Still trying to find a birth control method that works for you? Birth control isn’t one-size-fits-all – if you’ve had your share of trial and error and haven’t tried IUDs before, you may want to read further. Maybe you’ve tried birth control pills and they haven’t worked well for you for any number of reasons, or you’re just looking into a long-term option. Birth control pills are one of the most common and popular methods of birth control. There are tons of pros: it’s easy to take a pill, and can result in cool benefits: clearer skin, a lighter period, or even no period at all just to name a few. “The pill” is a hormonal form of birth control, which some people are sensitive too – perhaps you experienced positive effects while on birth control, but felt completely out of whack and “off” after coming off the pill. An IUD (Intrauterine Device) makes it possible to stop filling prescriptions each month – in fact, once it’s in you can general forget about it for 5 – 12 years. Best of all, they’re the most effective method of birth control out there right now – they’re more than 99% effective. And, you’re protected 24/7. You can’t forget to take it like a pill, but you can pretty much forget about it once it’s in. If IUDs are so effective, why aren’t they as popular as other methods? It boils down to less discussion overall (compared to pills or condoms), and worry about the insertion process.
Here’s what you need to know:
Types of IUDs:
- Copper (commonly known as Paraguard)
Copper IUDs play double duty, because they serve as a birth control method and an emergency contraceptive – they’re actually more effective than the “morning-after pill. They last up to 12 years, and are a great hormone free option. However, they can cause heavier periods and spotting for the first months after insertion.
- Hormonal (commonly known as Mirena)
Hormonal IUDs last 3-5 years after insertion. They come with benefits like lighter periods or no periods at all. You may experience light spotting. If you don’t experience adverse effects from hormonal birth control, but want something you don’t have to worry about every day, this could be a great option!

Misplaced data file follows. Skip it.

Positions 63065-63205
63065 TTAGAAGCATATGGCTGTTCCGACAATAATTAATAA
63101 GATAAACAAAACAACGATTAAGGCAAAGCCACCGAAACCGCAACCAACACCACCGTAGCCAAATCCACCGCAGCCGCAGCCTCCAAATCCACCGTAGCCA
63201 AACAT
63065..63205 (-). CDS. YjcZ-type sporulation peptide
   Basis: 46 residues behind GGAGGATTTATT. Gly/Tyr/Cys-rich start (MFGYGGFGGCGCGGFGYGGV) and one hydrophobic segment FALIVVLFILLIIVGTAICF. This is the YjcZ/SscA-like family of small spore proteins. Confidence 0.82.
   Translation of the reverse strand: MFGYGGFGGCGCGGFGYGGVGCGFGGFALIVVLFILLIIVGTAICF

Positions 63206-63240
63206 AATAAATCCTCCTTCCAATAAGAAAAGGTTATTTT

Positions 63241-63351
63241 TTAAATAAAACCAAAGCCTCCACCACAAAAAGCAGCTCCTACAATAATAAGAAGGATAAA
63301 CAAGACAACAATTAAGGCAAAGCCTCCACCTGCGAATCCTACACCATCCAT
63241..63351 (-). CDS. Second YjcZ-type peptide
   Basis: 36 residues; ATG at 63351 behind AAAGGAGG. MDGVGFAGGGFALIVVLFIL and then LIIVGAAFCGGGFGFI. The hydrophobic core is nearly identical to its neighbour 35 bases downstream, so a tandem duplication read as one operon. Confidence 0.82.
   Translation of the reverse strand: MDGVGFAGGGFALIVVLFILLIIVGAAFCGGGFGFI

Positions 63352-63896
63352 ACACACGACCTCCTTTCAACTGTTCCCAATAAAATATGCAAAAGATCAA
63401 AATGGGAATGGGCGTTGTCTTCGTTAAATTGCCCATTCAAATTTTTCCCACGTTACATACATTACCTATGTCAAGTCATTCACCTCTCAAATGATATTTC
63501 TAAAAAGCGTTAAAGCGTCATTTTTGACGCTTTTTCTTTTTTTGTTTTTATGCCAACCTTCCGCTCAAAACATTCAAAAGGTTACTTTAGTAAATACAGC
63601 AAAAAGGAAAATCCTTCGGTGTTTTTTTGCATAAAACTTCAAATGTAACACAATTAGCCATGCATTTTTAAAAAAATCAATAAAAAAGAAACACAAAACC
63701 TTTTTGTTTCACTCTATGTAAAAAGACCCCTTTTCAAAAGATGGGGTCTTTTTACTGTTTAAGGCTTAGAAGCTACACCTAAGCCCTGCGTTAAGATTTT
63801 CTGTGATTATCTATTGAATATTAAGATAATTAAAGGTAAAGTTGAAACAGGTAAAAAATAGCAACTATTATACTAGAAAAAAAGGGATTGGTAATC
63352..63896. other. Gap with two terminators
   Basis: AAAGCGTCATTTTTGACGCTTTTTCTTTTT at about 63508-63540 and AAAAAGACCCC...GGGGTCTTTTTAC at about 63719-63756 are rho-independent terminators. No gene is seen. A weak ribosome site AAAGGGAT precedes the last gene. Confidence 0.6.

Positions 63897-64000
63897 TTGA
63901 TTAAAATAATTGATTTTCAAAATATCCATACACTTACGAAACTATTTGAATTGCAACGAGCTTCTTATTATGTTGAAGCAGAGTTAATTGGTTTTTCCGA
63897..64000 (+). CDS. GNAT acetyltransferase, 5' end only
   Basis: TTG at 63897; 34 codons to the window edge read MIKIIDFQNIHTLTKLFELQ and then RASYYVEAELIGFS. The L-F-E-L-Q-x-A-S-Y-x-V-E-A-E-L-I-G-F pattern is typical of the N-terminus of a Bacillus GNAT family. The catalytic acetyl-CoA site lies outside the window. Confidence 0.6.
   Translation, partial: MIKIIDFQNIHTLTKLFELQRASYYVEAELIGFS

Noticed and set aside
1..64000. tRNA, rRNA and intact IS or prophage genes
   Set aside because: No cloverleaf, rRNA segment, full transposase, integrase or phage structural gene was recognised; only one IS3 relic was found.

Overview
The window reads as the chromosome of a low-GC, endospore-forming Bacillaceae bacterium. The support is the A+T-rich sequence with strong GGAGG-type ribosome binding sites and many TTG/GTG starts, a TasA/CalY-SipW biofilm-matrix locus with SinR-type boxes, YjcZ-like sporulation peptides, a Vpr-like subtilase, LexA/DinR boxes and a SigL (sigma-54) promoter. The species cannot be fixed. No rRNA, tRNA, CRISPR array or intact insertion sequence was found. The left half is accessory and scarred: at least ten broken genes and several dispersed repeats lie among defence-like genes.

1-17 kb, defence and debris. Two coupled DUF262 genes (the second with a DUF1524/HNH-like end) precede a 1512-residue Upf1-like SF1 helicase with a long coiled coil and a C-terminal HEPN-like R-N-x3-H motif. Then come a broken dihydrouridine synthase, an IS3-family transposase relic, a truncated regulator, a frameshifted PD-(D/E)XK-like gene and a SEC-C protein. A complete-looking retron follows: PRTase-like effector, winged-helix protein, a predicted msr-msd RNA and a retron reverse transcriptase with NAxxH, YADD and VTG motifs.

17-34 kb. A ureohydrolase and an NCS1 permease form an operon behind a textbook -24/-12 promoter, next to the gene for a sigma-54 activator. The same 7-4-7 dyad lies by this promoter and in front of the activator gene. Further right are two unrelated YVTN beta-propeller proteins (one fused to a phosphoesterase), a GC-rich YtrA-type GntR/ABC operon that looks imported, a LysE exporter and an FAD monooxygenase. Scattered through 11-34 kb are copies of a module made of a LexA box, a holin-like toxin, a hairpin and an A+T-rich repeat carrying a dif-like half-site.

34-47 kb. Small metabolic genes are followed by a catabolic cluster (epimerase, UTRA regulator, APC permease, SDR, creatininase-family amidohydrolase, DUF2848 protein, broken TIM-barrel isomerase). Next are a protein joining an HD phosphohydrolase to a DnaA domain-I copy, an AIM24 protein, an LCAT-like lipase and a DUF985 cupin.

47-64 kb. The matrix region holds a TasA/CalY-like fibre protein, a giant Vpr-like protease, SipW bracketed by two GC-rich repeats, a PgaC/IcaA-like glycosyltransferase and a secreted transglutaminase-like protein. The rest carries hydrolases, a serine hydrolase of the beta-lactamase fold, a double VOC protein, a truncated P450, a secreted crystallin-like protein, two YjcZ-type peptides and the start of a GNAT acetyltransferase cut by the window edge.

So, what is the insertion process all about?
- The IUD is inserted through the opening of your cervix and into your uterus (Planned Parenthood, 2017).
- The insertion process is different for everyone: sometimes googling everything can do more harm than better, because everyone has a different body and experience
- In general, doctors recommend taking 2 Advil an hour before your appointment
- The insertion should feel no more painful than your strongest period cramp, or similar to the pinching feeling of getting an immunization shot
There are pros and cons to weigh when it comes to deciding if IUDs are for you. The only part of the IUD you should be able to feel is the little string you’ll check each month – this lets you know the IUD is still in place. Intercourse-wise, your partner should not be able to feel your IUD, because it’s all the way in your uterus! The chance of the IUD falling out is very, very low. If you change your mind, the removal process is very simple. If you decide to try for pregnancy, you’ll be able to try immediately after removal; IUDs don’t affect your fertility.